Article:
Osteoporosis: why taking care of your bone health is vital

Low bone density affects half of all women and a fifth of all men in Ireland aged over 50

Breda Costigan, who has osteoporosis, with her horse Jay at her home in Grange, Co Tipperary. Photograph: John D Kelly

Breda Costigan, who has osteoporosis, with her horse Jay at her home in Grange, Co Tipperary. Photograph: John D Kelly

 

Cycling, hill-walking, aqua-aerobics, Pilates, line-dancing, swimming, horse-riding – and on top of all of that, 64-year-old Breda Costigan is a regular at her local gym.

When it comes to being active, this dynamic retired teacher from Co Tipperary is always on the go. But when she fell off her horse and broke her wrist she embarked on a challenging journey, first with osteopenia, which is thinning of the bone mass, and later osteoporosis, which is characterised by a loss of bone mass, and has been linked to a number of factors, including ageing and menopause.

Osteoporosis is a common condition in this country. About 300,000 people in Ireland live with osteoporosis, which affects half of all women and a fifth of all men in Ireland over the age of 50. Meanwhile, new research has found that 85 per cent of people over the age of 50 who participated in a national survey had a high risk of developing the disease.

The study took place during the Address and Assess roadshow run last summer by the Irish Osteoporosis Society in conjunction with healthcare professionals and support from biopharmaceutical firm Amgen.

As part of the roadshow, just under 1,000 people, the majority of whom were over the age of 50, were encouraged to conduct a self-assessment online to determine whether they were at risk of developing osteoporosis. The results showed that 79 per cent of those who took the test had high risk factors for the condition.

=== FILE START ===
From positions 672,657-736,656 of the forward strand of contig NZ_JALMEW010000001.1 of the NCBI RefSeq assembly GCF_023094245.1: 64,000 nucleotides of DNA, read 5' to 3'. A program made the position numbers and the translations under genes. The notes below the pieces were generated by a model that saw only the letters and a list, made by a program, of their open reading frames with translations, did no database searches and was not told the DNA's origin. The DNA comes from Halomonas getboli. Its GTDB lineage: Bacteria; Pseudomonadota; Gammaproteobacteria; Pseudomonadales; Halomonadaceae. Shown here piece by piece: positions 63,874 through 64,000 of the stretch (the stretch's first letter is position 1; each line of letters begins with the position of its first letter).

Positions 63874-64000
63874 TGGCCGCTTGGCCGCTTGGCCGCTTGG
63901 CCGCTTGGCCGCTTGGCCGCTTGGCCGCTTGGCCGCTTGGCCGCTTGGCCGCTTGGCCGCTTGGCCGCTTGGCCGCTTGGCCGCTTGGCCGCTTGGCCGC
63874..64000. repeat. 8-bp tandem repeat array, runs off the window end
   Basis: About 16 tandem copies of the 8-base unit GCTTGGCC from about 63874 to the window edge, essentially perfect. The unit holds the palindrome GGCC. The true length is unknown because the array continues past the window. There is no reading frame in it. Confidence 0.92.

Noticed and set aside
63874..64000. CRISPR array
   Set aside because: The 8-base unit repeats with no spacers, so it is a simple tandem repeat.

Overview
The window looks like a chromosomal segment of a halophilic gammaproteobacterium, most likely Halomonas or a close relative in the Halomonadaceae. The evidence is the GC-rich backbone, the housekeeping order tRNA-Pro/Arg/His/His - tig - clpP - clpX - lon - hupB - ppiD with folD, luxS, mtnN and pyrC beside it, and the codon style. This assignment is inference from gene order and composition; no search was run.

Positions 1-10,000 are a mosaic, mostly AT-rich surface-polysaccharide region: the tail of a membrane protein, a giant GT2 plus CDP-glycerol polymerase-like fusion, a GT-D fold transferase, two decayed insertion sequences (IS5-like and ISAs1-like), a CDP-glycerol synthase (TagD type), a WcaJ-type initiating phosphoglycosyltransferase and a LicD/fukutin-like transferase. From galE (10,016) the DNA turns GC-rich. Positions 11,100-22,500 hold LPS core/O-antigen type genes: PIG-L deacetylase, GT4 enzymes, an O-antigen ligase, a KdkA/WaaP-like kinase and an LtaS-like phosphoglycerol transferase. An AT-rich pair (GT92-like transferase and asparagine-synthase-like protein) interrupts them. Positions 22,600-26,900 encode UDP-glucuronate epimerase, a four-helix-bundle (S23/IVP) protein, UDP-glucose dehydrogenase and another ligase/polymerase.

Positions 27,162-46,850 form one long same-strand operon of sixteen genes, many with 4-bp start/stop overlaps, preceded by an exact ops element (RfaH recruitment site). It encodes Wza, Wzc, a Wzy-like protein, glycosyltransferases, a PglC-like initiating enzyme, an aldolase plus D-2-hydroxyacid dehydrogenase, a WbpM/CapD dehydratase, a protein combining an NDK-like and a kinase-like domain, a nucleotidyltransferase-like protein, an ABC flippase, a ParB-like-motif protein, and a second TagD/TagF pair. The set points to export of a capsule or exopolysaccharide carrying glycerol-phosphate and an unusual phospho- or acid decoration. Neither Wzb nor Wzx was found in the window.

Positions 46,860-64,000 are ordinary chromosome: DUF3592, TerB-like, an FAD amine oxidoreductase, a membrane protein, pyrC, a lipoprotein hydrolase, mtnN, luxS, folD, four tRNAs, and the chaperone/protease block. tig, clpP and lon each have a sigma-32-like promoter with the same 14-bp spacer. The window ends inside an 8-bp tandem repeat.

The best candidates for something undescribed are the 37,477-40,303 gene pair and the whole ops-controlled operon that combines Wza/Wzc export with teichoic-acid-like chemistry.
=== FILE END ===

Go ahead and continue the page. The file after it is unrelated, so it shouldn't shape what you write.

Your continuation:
Often, the first indication of osteoporosis will be a bone fracture, which can be seriously debilitating.

Hospitalised

In 2014 more than 12,000 people were hospitalised for osteoporosis-related bone fractures. This figure is expected to rise to more than 31,000 by 2046. Each year the condition costs the State more than €650 million.

Despite all of this, Dr Frances Dockery– a specialist in bone health and falls prevention, warns there is a huge lack of awareness of osteoporosis in this country. “There have been several surveys in Ireland over the years, and it seems that people regard it as part of ageing and as something that could not affect them,” says Dockery, a consultant physician at Beaumont Hospital.

Many people, she adds, have no idea that they have the condition until they break a bone. “If you have a family history of hip fractures or osteoporosis, have any chronic medical condition, or you are prone to falling, you should ask your GP about being checked out for your fracture risk and have a DXA [also known as Dexa] scan,” says Dockery.

Women who are postmenopause should also get checked, she says, adding that “a healthy lifestyle, regular weight-bearing exercises and avoiding smoking and alcohol are key to maintaining good bone health”.

Following her accident in 2011, Costigan had a cast put on her arm. A DXA scan showed moderate to severe osteopenia in both hips. However, with the recommended supplementation and physiotherapy, the wrist gradually healed.

All was well until November 2017 when she started experiencing pain in her left hip and began to limp.

Stress fracture

After an MRI scan showed up a stress fracture in the hip, Costigan had an operation to have plates and screws inserted. However that wasn’t the end of the story and May 2018 brought more bad news for Costigan. A second DXA scan showed she had now joined the hundreds of thousands of people in Ireland living with osteoporosis.